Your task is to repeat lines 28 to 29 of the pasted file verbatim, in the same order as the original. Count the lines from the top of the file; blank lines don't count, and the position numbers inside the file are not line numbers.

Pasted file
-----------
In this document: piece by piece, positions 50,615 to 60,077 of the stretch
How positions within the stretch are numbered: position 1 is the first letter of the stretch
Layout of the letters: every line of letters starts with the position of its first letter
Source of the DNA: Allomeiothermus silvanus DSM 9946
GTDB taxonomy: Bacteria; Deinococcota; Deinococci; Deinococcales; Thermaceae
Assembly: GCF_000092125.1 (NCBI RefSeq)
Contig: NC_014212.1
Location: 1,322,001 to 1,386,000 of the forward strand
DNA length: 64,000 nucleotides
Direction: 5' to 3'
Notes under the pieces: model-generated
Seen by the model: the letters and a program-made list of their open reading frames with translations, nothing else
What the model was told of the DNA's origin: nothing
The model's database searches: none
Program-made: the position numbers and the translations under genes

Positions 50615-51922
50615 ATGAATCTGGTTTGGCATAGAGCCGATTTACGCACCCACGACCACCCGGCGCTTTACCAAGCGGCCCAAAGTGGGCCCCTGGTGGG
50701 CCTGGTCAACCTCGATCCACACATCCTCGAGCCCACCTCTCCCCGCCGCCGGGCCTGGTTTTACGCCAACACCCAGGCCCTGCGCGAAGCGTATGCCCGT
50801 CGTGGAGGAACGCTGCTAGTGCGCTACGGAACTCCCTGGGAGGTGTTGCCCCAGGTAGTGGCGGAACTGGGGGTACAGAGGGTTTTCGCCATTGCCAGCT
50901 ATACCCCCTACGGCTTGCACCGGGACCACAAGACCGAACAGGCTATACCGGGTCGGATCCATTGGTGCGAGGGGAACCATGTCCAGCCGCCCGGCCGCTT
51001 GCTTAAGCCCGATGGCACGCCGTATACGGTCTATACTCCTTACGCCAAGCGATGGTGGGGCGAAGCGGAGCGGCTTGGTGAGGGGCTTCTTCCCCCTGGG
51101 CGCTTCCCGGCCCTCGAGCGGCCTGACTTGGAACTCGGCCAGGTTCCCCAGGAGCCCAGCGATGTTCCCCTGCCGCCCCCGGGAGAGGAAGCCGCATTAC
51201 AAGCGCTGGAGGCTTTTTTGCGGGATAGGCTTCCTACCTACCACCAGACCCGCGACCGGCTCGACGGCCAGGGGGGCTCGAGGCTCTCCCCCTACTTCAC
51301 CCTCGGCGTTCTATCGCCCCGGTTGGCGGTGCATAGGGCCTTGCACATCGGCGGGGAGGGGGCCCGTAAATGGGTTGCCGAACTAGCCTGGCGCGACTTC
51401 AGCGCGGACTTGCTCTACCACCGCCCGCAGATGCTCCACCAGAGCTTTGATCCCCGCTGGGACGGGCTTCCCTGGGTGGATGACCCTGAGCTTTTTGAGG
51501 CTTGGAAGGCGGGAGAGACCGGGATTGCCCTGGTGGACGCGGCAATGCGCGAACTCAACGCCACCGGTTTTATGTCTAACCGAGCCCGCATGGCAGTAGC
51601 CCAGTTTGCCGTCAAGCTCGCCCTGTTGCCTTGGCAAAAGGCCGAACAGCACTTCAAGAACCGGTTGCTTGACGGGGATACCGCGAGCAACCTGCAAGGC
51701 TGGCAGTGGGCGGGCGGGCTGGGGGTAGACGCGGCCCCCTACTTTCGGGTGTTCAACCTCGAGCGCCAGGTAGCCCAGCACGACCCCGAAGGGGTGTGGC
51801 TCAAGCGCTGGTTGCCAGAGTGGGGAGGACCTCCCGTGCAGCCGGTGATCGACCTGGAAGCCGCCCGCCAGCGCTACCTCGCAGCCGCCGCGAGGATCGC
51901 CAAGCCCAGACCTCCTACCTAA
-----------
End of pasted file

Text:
51701 TGGCAGTGGGCGGGCGGGCTGGGGGTAGACGCGGCCCCCTACTTTCGGGTGTTCAACCTCGAGCGCCAGGTAGCCCAGCACGACCCCGAAGGGGTGTGGC
51801 TCAAGCGCTGGTTGCCAGAGTGGGGAGGACCTCCCGTGCAGCCGGTGATCGACCTGGAAGCCGCCCGCCAGCGCTACCTCGCAGCCGCCGCGAGGATCGC